The 05' Polar Bears: Rick Walters, Jim O'Toole, Mark Thieman, Greg Shade, Lawson Brown, and Pete Ramsey.
The 17th Polar Bear destination was Red River Gorge in Daniel Boone National Forest. The group assemble at Koomer Ridge Campground Friday night. The group was one of the smaller ones as work schedules, injuries and other obligations kept others occupied. Greg, Jimmy and Rick were the first to arrive at 3pm. They selected a nice campsite on the backside of the campground and setup. Rick and Greg both had new tents they tried out. Mark showed up an hour later and Pete and Lawson arrived before dark.
The most unusual thing about the day was that we were not alone in the campsite. There where 6 other groups camping. The mild weather had brought them out. We enjoyed the short sleeve weather but as the weekend continued we realize that so did a lot of other people.
After a hardy dinner of shrimp, steaks and Marks famous Subway, the group gathered around the fire to catch up on one anothers lives and adventures. We also got to know the newest Polar Bear, Lawson, a Georgian transplant who Pete had met at church. (I bet Lawson becomes a regular.)
One of the most memorable items of the first night was Jimmy explaining to Lawson in slurred language (one too many taste tests) how he was the liability on the Fall trip and that that had never happened before. I am not sure that Jimmy was convincing given his state.
We all had a great evening of stargazing with a little instruction help from Mark. The night sky was awesome.
Saturday morning the breakfast cook off was in full swing. We had shrimp scampi for appetizer, omelets, Guatemalan Black Beans and shrimp Guatemalan eggs. WOW!!!! Lawson left us after breakfast as he had a family obligation.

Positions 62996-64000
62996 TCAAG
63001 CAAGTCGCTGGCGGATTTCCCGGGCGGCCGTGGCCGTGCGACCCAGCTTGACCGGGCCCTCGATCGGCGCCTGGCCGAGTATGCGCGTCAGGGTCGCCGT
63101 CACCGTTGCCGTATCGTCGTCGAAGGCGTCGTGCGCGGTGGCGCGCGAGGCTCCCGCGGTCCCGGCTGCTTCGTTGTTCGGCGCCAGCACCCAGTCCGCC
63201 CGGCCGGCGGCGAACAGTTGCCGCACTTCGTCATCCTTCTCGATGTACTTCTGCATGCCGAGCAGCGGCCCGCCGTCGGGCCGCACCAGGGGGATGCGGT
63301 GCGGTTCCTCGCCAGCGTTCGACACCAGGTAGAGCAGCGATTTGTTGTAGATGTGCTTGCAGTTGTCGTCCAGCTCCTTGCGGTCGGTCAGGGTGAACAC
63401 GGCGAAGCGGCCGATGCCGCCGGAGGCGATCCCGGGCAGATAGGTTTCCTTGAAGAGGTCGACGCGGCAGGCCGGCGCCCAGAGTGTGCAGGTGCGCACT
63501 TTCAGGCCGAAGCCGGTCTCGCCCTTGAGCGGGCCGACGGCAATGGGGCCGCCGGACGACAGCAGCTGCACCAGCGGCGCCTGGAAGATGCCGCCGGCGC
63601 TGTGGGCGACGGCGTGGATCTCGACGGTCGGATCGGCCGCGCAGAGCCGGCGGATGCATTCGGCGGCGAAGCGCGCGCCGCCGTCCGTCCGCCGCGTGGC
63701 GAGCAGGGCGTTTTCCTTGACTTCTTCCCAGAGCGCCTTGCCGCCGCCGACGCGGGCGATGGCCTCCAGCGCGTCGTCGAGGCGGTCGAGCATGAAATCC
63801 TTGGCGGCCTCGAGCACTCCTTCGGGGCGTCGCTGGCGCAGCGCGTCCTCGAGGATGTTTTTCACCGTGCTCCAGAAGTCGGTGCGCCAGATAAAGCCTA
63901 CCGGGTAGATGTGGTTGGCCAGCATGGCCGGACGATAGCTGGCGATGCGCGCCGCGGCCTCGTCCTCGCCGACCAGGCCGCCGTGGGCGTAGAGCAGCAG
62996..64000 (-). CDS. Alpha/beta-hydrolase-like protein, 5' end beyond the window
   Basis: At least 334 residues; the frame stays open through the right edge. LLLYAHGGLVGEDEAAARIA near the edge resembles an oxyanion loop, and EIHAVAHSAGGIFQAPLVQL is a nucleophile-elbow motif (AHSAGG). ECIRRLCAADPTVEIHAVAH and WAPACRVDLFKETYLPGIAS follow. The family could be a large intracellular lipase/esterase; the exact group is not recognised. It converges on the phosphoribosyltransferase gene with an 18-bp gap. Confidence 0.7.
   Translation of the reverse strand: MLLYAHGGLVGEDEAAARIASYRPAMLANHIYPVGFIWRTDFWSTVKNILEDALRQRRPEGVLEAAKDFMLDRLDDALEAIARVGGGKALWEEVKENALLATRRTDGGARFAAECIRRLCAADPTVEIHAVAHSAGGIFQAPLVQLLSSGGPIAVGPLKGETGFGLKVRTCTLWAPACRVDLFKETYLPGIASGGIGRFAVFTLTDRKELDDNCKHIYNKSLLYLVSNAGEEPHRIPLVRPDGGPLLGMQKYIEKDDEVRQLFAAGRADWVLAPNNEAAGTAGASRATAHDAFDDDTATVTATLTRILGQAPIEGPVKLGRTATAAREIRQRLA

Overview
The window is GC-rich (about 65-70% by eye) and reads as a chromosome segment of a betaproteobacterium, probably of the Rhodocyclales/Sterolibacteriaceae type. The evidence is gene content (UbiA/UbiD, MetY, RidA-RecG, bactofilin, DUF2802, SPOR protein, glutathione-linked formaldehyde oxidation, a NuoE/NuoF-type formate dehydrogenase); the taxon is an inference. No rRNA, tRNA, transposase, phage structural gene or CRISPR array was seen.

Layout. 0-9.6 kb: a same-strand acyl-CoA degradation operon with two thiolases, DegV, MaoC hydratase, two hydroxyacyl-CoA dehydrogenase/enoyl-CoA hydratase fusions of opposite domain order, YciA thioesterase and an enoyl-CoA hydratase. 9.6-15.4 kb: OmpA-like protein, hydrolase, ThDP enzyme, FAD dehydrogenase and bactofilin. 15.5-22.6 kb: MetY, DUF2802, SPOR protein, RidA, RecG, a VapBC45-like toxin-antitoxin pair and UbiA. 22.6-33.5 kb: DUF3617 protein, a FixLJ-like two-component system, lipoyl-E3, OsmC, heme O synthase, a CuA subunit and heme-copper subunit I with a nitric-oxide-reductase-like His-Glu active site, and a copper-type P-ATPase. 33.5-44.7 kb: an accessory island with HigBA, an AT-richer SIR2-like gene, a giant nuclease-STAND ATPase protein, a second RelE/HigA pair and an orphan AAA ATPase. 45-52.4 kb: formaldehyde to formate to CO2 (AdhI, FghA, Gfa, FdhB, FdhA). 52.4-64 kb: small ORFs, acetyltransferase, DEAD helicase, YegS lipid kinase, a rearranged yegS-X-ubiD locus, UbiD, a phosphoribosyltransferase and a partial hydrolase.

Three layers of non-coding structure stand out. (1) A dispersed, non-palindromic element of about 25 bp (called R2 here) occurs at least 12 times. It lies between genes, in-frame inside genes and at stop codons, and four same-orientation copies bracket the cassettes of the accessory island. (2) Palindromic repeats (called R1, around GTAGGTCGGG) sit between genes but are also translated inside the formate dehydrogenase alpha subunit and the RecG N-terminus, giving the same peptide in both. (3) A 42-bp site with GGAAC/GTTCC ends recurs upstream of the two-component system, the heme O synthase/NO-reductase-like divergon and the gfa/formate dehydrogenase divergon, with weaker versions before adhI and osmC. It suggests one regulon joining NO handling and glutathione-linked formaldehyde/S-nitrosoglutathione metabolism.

After breakfast we packed up and headed to the Auxier trailhead off Tunnel Ridge Road. The trail is 5 miles round trip and fairly level. As we hoisted our packs we where excited about the beautiful weather and the chance to spend 24 hours in the woods.
About half way in we found a very nice, large campsite where the trail takes a hard left. (GPS:Elevation: 877 ft, N:37º 49.743 minutes,W:33º 40.749 minutes) It sat at the rim of the Gorge and had a nice view through the trees. Greg and Jimmy decided with weather this nice, it would be a great night to sleep under the stars. The night sky coupled with a glorious morning sunset rewarded their decision.
After our camp duties where complete, we hiked to Courthouse Rock. Along the way we took in the views of Haystack Rock and Raven Rock. A super ridge walk with views left and right. Returning to camp we were all high on the fresh air, a beautiful day and good camaraderie.
Dinner Saturday night was a little less extravagant then Fridays, but for camp food it was great. We enjoyed a clear night and a great heat / light fire. Jimmy had sorted out all the peckerwood prior to starting the fire and between that and Marks box fire design it was roaring all night.
The next morning brought high clouds but a beautiful sunrise. After getting the fire going again, we cooked up a breakfast of sausage gravy biscuits and coffee. It was time to say goodbye to our much-enjoyed campsite. We hiked out to the trailhead and loaded up the vehicles. Greg, Jimmy and Rick decided that they had not had enough, so they headed to the Grays arch trailhead for a 3-mile round trip to the magnificent arch. A great hike and wonderful views of the landscape topology.
When they reached the arch, there was a wreath and laminated note saying this was the spot on March 21, 1986 where Jim Graf fell to his death trying to keep a burning log from rolling into the valley floor. The note explained that the family makes a yearly pilgrimage to the spot to celebrate Jims short life. We noted that we had been very fortunate over the last three decades and had not had any major incidents over the many miles traveled.
As the sun began to fall in the sky, we new it was time to rejoin the world again. We slowly hiked back to the truck and said farewell to RRG until the next time.
Click here for some photos taken by the Polar Bears.
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